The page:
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Old 11-21-14, 03:56 PM
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I've actually found joy in work, whether on a bike or not.
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Old 11-21-14, 05:41 PM
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Work???!!! Oh great, now you've spoiled everything...
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Old 11-21-14, 06:52 PM
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Originally Posted by Doug64 View Post
I've actually found joy in work, whether on a bike or not.
Yeah, me too.
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Old 11-21-14, 07:08 PM
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Originally Posted by Zinger View Post
Probably at about 12 years or so on those 8 mile rides into town on my single speed JC Higgens sometimes bucking those mean Texas Panhandle headwinds.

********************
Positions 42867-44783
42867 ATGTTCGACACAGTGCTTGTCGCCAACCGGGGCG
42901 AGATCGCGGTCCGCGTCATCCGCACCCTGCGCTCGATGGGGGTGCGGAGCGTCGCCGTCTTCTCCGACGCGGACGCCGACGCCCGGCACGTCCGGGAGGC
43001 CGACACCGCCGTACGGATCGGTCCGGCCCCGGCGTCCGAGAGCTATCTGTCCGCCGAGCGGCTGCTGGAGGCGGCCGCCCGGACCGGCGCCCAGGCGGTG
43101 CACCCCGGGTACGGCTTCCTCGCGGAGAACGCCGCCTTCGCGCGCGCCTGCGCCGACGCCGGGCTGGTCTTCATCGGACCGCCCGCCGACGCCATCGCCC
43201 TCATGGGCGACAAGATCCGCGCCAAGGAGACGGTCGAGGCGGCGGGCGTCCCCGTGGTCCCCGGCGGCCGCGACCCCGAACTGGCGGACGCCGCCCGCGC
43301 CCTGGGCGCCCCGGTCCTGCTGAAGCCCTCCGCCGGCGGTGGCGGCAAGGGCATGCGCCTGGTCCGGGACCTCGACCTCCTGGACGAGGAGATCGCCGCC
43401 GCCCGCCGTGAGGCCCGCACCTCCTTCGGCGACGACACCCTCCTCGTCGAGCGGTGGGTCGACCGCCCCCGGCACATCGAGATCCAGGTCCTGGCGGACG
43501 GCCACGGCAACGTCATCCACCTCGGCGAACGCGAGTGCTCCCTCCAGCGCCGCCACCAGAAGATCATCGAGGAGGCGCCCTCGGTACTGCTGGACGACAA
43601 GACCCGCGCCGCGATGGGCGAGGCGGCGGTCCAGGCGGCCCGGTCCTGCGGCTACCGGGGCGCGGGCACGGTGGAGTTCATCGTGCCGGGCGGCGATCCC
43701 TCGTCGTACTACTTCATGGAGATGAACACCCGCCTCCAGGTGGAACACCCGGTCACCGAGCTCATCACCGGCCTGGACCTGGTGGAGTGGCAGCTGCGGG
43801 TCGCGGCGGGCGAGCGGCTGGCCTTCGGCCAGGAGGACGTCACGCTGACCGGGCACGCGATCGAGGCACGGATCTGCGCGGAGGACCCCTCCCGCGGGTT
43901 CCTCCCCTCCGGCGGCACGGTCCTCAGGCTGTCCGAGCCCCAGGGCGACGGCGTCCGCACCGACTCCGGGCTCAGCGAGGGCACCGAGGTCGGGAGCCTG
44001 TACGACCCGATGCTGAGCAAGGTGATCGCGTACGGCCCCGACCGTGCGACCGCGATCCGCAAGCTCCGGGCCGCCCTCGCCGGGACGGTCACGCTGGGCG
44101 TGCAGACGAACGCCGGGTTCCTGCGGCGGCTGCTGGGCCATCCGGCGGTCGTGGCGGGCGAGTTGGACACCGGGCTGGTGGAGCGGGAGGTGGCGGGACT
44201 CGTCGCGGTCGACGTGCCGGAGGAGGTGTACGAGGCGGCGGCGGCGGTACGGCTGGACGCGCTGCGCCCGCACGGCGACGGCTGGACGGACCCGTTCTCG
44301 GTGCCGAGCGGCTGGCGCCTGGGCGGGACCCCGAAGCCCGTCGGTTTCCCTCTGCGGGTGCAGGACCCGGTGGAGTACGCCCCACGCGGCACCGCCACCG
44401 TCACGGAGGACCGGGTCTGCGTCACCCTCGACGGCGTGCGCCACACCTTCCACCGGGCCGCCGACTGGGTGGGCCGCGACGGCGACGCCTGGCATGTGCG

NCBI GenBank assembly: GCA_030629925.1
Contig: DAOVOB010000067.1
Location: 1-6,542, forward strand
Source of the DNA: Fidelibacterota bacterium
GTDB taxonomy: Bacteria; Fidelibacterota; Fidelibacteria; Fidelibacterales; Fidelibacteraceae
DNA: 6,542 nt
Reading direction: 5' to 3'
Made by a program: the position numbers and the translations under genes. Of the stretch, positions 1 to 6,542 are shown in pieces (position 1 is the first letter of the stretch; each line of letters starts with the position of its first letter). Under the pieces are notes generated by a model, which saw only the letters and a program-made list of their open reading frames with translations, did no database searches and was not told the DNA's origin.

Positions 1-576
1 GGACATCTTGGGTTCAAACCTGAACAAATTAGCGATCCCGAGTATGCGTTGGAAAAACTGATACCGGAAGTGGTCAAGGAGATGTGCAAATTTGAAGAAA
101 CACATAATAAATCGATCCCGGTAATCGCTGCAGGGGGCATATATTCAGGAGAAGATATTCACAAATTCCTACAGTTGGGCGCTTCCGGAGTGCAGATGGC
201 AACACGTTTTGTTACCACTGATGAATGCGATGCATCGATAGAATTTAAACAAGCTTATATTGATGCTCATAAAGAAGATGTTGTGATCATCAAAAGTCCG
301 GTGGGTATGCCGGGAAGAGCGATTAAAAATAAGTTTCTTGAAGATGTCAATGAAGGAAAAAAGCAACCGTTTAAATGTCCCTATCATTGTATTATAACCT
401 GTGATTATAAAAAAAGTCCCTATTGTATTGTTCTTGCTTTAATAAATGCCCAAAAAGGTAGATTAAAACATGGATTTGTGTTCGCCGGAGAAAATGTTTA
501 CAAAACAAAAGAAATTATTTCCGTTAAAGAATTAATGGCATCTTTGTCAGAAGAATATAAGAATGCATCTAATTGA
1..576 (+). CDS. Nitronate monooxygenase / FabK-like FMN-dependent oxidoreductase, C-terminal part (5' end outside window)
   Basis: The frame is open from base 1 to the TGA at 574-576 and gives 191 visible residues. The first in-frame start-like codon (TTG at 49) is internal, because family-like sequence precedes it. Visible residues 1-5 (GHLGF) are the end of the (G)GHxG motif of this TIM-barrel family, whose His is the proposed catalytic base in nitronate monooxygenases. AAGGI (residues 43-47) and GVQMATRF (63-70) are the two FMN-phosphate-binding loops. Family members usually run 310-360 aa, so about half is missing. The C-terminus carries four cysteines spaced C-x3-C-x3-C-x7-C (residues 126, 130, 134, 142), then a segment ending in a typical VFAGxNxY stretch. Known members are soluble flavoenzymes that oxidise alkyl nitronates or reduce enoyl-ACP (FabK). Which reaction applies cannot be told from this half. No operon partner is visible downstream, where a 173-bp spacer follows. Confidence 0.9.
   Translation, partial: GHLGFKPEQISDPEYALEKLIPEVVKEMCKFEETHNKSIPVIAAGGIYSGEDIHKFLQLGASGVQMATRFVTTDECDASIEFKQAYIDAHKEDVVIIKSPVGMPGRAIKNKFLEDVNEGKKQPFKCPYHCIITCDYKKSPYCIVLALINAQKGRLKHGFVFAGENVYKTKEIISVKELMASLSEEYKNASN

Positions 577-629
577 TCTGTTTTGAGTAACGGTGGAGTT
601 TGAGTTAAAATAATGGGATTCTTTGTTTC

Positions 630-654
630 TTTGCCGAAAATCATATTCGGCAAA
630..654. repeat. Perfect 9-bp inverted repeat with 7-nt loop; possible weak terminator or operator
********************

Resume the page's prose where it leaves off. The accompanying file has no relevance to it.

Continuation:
My first bike (mid 50's) was a J C Higgens. The model was a "Fall Apart" as labeled by my friends because of its habit of shedding parts. Sometimes I got shed too, as I am reminded of every day because of a funky shaped eyebrow.
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Old 11-21-14, 07:11 PM
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Originally Posted by Matariki View Post
My first bike (mid 50's) was a J C Higgens. The model was a "Fall Apart" as labeled by my friends because of its habit of shedding parts. Sometimes I got shed too, as I am reminded of every day because of a funky shaped eyebrow.
Yeah mine shed everything except the chainguard which I put back on after catching my trouser leg in the chain and crashing hard.